Rugs for Designers: Good Profits and Hidden Costs

Check out the article “Rugs for Designers: Good Profits and Hidden Costs” by PORTE-COCHÈRE’s co-founder in the September 2013 issue of Rug News andDesign (P.22)!

The benefit of selling one-of-a-kind knotted rugs is they are available immediately, no worries the strike off will not be right or a monsoon will delay the arrival. And for a designer there are profits from the sale, and hidden profits in the speed of the project (the faster designers complete a project the sooner they are working on a new one). However, there are also hidden costs to showing rugs and the designers and vendors should respect each others’ investment.

Who really bears the cost of selling a rug? For rug dealers who invest inventory and showroom space, the request to “lend” a quantity of that inventory to Interior Designers may seem like a great bargain for the Designers given no guarantee of sales. When a vendor understands a Designer’s process and gains an appreciation for the cost a designer incurs selling rugs it paves the way to the designer sales channel. Likewise the Designers that demonstrate an appreciation of the lost opportunity for a vendor and return rugs not in play promptly will build strong relationships.

A fruitful partnership can be born between Vendors and Designers. Designers have the trust of their clients and are masterful at selling what they like!

french market

Putting a rug in a room tells a story. Here the chair, pillow, and blanket create the story for the rug. Photo courtesy: French Market Collection.

The Process

A Designer will consider or show 3 – 5 rugs for every one sold. Often, the designer must keep the rugs in his or her studio while the entire presentation is crafted. This creative process can take many weeks, and large projects can tie up dozens of rugs. Some rugs will be instant rejects, and some will warrant consideration—it’s a fluid process.  For designers, a project is an aesthetic puzzle. Having even one rug pulled out by the Vendor during the creative process can set the whole scheme back to the beginning. Yes – lots of inventory is tied up, but it is the way a Designer sells the project while offering clients some choice! And, a designer does more than work hard for the sale; real cash gets invested, too.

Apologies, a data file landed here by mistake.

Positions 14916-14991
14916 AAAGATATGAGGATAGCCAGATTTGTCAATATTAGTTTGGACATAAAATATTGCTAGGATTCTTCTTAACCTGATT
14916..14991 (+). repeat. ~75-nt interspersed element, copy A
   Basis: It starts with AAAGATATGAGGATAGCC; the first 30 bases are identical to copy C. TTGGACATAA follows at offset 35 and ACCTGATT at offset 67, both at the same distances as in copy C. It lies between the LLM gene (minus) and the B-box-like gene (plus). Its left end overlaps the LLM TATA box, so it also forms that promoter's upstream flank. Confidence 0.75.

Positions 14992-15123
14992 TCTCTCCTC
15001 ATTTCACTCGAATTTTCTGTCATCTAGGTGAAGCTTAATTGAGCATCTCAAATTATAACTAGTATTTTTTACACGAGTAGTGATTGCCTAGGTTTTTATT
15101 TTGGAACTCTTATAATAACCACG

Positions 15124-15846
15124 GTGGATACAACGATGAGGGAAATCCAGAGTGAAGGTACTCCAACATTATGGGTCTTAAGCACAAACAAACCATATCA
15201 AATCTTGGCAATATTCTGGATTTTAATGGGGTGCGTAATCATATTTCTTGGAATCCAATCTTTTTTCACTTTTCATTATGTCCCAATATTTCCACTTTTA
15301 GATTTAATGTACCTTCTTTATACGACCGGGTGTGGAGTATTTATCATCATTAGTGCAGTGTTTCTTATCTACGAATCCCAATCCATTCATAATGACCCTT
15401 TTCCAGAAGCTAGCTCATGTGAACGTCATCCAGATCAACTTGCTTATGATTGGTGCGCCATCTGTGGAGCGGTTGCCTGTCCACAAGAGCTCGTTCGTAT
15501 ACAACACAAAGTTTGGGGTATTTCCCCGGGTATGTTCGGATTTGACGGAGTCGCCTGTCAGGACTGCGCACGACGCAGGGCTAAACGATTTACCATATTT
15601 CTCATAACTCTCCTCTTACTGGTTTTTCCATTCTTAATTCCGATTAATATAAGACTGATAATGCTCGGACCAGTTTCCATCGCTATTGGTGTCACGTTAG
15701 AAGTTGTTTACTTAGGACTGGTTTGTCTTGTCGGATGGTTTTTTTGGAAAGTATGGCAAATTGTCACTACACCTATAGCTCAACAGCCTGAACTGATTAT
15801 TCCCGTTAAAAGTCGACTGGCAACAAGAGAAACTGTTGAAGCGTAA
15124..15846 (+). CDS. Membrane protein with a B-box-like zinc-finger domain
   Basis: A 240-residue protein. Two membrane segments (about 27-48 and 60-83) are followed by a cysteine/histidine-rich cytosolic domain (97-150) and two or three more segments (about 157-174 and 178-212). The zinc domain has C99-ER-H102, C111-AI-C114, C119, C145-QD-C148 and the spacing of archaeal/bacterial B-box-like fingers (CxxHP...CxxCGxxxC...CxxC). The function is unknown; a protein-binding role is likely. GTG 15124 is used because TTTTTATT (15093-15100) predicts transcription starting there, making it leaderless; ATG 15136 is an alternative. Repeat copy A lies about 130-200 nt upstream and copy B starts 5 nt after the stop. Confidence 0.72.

round dining table detail

Putting rugs in a house requires 3-5 rug ideas per room to start. For three rooms that means selecting from up to 15 rugs. The rugs have to work in the room, and they have to work together. Photo courtesy: French Accents.

The Designer’s Cost

The designer has two major costs: the in and out shipping charges for the rugs, and the insurance to cover the rugs while in their possession.

Designers, who have dozens of rugs coming and going, have to increase their insurance – Note: When the rugs leave the Vendor, they should be “invoiced” to the design firm, not “consigned”. Invoicing allows the design firm to book the rugs against accounts payable, and in the event of a fire or theft, get insurance recovery. At the end of the creative and sales process, the rugs are taken off the books as “Returned to Vendor” and payment is made for the rugs approved by the client. The premium for $100,000.00 of content/inventory has an estimated annual cost of $500.00.

Designers also pay for all freight in and out. A good rule of thumb is $150.00 for each room size rug, and that includes handling in house.

The costs incurred include more than just billable design time. The selected rugs need a margin at sale large enough to cover a fair share of the top line costs leading up to the presentation and leave positive numbers in the firm’s bottom line.

To illustrate the hidden costs, take the following example of a project that needed three room size rugs for a single first floor presentation. The math is simple: three rooms and five rugs a room equals fifteen rugs needed to complete several different combinations and schemes. The designer will likely narrow down choices and perhaps show only six rugs at the presentation. However, the total fifteen options are needed until all the other materials have been secured as available and workable for the project’s parameters.

Fifteen rugs in and out for three rooms is approximately $2,250 in shipping.

The initial fifteen rugs require about 15 square feet of space rolled up, with an additional viewing space of at least 120 square feet.

If the designer’s studio is 1500 square feet, approximately ten percent of the studio space is claimed by rugs in play. If the rugs pay their share of the rent at $10.00 s/f/yr, they are costing the designer $1350.00/year plus the opportunity cost of that space. With 15 rugs always in play, that is about $100 per rug.

The estimated cost of the potential sale for a designer in this example is $3,600.00 invested for the sale of three room size rugs. It is not likely a Designer will do this too often if they are not making the sale!

The Vendor’s Cost

In the same way that a designer has costs, think about the vendor’s costs. Every day a designer holds on to a rug is one day that the vendor does not have that rug for sale to someone else. It is only fair to the vendor to return rugs and samples promptly when you know they will not be used.

The vendor calculates his cost of operations based on the carrying cost of inventory as well as the opportunity cost of lost sales.

With an understanding of this investment, Vendors should look more positively on supplying product to designers for a reasonable length of time and designers should return samples and rugs promptly.

It is in both the Designer’s and Vendor’s best interest to create a stellar presentation that sells product. By working together, both Vendor and Designer profit!

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